One difference between orienteering and running is that we run in the terrain and up a lot of hills. It demands a different kind of strength. Runners have a different "rhythm" and run with the same stride all the time. Orienteers have a lower cadence, each step is different, the push off* and surface vary the whole time and balance/coordination is entirely different. Speed is also much slower for an orienteer. Do you really need to be able to run faster than 35 minutes/10 km to be nordic champ in Notodenn? [Notodden hosts the Nordic Open Champs this summer]


Runners would consider a lot of the training I (and many other orienteers) do "junk miles" because of the low speed. The heart is working relatively low (I often average under 110 h.r. on a long training session). But the training is in steep terrain on trails with lots of rocks and roots. These easy sessions give me specific strength training.

I used to feel that if you're going to run in the forest, you ought to run at a pace that you race at. But that was when I didn't do much running in the forest. When I lived on a map, I began to do my slow/easy runs in the forest, too. I began to do almost all of my running in the forest.

I can't manage to do all my runs in the forest these days. But, most of my runs (at least in the colder half of the year) are in terrain that is somewhat relevant. I try to run on trails or the woods, but minimize roads and the track.

A serious American orienteer could probably gain a competitive advantage over most of us by doing the majority of their training in the forest.

*"Push off" is a real guess on my part. The Norwegian word is "frasparket."

posted by Michael | 7:31 PM


Tuesday, December 14, 2004

baseball and weather and orienteering injuries


I wonder if I could predict orienteering injuries?

Reading a couple of books got me thinking about predicting injuries. I just finished a book about a huge blizzard that hit the prairie in 1888, killing hundreds of people. The author describes the state of weather prediction at the time. I've also been reading a baseball book which includes an analysis of baseball injuries. The study, by a guy named Sig Mejdal, forecasts injuries for baseball players.

So putting weather forecasting and baseball injury forecasting together got me to thinking about orienteering injuries.

I'll start with an easy example -- what would you do to forecast injuries caused by a thorn in the foot.

What is the chance of getting a thorn in the foot? It must be pretty straightforward. If you run in forests with thorns long enough, you'll step on a thorn. You can't do anything about it. Eventually it'll happen.

Other injuries are a lot more complicated to forecast. Think about turning an ankle. If you train in the forest, you expose yourself to lots of opportunities to turn an ankle. But, if you train in the forest you also strengthen your ankles and develop a good forest-running-style, reducing the chance of turning an ankle. On balance, I suspect that training in the forest a lot pays off. The cost (the exposure risk) is low compared to the benefit.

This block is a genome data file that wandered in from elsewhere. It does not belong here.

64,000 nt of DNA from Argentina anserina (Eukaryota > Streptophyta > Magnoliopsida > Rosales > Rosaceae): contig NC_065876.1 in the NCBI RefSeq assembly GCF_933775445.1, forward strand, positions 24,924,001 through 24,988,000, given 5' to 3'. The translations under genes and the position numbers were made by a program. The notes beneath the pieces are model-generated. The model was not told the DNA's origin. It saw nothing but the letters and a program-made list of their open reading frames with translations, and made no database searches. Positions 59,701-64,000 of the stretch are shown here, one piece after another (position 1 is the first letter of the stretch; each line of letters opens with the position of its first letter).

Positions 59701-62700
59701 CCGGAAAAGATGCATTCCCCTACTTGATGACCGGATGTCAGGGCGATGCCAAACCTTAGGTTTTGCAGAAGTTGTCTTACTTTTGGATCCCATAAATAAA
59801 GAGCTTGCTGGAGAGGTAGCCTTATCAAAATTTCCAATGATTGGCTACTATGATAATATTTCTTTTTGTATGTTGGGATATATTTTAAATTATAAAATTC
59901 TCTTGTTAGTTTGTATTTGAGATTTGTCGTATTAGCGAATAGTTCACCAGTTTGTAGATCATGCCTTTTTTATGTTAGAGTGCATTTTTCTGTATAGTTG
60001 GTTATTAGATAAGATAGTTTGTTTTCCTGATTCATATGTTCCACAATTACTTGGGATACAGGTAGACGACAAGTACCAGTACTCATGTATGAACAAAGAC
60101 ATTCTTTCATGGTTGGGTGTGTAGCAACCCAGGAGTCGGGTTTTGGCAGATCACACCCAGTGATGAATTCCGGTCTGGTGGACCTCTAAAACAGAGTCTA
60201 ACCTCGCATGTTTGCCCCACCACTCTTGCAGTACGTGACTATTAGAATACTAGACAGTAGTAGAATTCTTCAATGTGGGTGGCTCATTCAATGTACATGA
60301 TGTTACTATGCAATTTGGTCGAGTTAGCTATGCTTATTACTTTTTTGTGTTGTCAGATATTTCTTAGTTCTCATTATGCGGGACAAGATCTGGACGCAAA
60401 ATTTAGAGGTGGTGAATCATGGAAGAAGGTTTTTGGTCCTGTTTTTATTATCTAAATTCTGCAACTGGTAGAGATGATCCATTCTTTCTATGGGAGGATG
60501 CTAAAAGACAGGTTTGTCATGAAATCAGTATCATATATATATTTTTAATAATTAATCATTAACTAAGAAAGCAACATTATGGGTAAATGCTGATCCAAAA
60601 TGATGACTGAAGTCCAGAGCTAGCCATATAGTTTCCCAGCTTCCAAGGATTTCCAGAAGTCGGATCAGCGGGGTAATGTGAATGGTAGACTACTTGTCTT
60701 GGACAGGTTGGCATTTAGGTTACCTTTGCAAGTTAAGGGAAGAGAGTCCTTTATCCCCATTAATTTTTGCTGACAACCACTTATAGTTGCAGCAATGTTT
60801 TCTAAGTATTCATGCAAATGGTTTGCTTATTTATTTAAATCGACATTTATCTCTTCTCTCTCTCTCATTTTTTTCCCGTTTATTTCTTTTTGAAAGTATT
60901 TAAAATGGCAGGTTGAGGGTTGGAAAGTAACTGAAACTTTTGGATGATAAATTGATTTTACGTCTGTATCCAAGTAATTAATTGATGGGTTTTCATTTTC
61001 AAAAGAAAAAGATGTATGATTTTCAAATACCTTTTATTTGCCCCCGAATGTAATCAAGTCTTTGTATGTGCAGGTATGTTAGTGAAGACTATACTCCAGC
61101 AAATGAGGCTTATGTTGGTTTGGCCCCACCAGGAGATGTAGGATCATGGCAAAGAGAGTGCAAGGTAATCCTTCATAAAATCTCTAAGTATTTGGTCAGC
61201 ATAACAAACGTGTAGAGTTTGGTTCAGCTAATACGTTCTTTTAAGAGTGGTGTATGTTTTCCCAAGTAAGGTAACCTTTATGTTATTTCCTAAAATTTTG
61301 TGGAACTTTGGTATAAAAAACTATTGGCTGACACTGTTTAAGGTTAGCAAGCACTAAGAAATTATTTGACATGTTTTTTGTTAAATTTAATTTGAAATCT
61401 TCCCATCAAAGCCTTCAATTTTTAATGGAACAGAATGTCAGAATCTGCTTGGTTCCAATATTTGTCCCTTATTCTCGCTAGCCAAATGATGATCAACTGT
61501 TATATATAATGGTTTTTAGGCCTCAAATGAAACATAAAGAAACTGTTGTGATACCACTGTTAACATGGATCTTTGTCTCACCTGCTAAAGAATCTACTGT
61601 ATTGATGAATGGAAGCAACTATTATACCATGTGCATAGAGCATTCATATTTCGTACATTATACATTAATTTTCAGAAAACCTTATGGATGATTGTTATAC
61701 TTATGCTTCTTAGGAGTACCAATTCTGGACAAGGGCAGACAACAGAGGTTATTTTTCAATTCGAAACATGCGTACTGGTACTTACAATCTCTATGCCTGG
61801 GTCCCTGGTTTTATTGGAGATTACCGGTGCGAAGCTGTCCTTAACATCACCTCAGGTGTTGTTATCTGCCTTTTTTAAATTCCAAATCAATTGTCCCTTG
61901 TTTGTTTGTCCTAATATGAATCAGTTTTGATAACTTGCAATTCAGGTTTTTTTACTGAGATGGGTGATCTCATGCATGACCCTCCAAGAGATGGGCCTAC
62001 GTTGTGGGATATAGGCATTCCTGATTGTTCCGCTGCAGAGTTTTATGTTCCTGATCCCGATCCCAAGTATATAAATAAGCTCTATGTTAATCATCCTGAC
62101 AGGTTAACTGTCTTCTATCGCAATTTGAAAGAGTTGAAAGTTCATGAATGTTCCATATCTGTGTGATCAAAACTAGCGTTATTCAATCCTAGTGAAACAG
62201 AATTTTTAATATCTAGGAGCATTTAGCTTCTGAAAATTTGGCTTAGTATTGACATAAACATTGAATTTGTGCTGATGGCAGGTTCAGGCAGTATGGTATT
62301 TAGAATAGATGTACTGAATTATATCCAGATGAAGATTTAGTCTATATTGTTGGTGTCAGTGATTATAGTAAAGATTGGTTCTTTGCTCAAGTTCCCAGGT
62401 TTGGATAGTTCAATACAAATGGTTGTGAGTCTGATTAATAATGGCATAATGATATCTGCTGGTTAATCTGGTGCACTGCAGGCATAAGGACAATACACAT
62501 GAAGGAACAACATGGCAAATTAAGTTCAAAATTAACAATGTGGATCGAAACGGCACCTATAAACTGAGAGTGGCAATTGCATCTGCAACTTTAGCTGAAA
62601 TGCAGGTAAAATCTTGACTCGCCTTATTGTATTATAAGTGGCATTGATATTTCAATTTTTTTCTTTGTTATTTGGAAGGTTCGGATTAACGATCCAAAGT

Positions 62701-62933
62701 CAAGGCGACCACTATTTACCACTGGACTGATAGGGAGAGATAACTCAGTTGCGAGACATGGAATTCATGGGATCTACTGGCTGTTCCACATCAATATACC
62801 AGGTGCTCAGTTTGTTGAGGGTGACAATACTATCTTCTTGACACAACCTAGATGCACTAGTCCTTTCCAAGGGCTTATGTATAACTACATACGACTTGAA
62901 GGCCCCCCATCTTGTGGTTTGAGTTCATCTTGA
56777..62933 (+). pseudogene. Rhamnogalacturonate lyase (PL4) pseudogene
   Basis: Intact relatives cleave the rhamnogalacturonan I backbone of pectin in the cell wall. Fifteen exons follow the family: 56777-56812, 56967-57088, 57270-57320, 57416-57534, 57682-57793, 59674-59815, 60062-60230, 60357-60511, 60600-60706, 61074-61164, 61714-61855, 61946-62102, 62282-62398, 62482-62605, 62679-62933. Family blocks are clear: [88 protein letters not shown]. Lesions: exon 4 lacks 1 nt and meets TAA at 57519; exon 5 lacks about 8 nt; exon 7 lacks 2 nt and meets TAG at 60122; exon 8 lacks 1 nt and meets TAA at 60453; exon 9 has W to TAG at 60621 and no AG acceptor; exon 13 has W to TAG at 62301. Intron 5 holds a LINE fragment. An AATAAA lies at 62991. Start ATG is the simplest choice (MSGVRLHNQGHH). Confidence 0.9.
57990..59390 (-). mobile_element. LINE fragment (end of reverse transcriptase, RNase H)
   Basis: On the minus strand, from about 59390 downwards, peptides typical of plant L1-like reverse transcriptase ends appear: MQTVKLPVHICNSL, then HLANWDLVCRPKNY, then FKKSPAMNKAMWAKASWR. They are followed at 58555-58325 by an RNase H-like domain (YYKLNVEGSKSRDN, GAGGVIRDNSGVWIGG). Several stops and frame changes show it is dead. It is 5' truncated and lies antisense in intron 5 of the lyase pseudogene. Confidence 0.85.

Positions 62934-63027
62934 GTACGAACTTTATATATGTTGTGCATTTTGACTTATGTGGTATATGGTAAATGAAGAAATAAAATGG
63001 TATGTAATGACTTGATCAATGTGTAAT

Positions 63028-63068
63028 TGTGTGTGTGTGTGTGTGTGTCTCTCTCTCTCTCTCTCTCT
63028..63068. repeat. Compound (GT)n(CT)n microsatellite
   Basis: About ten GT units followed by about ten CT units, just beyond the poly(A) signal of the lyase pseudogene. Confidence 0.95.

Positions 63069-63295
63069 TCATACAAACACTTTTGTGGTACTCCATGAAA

Age is worth thinking about. Does age explain injury risk? What type of injuries are common for 25 year olds? What about 40 year olds?

Lots of stuff to think about, but dinner is ready, so I'll stop writing for today.

posted by Michael | 7:16 PM


Monday, December 13, 2004

Some thoughts on Lydiard


The running coach, Arthur Lydiard, died Sunday. Here's a news report from ESPN.

Lydiard coached Peter Snell. Peter is, as you may or may not know, an orienteer and a regular at the annual Texas Junior Orienteering Camp.

Thinking about Lydiard reminded me of a question that has been in my thoughts for a few weeks -- how much does coaching and management matter? How much of Peter Snell's success was due to Lydiard? How much of Lydiard's success was due to Peter?

In the orienteering context, these questions are analogous to: How much of Sweden's WOC success is due to Goran Andersson and Marita Skogum? How much of Karolina Hojsgaard's success is due to Skogum?

I talked about these sort of questions with Peter at TJOC a couple of years ago. I won't write what he said because it was just a private conversation. But, maybe a touch of Peter's thoughts on the matter show up in an interview published in tomorrow's New Zealand Herald. Here is a bit of interview with Peter:

"You spend a couple of years doing absolutely everything your coach tells you," Snell said yesterday. "But, at the same time you make your own observations. I did not really enjoy automatically doing what the coach told me to do. Some of what I said was reported back to Arthur.

"His response was basically ‘do what I tell you or move on’. I did what I was told.

"Basically, I was a high-achiever waiting for someone to find me. Arthur did."

You might also want to check out the lead story about Lydiard from the New Zealand Herald.

posted by Michael | 7:06 PM


Sunday, December 12, 2004

Some notes about Oystein Sorensen's training


Sorensen is a top junior in Norway. Kondis.no ran an interview with him that, if you can handle Norwegian, is worth a look. In the interview, Sorensen talks about his training. Here are a some of the highlights:

Sorensen has always done a lot of technique training. But he's feels he needs to be a stronger runner to reach the top.

Base building training -- 3 high intensity sessions a week (about 90 percent of maximum heart rate); also lots of long distance, sometimes on skis.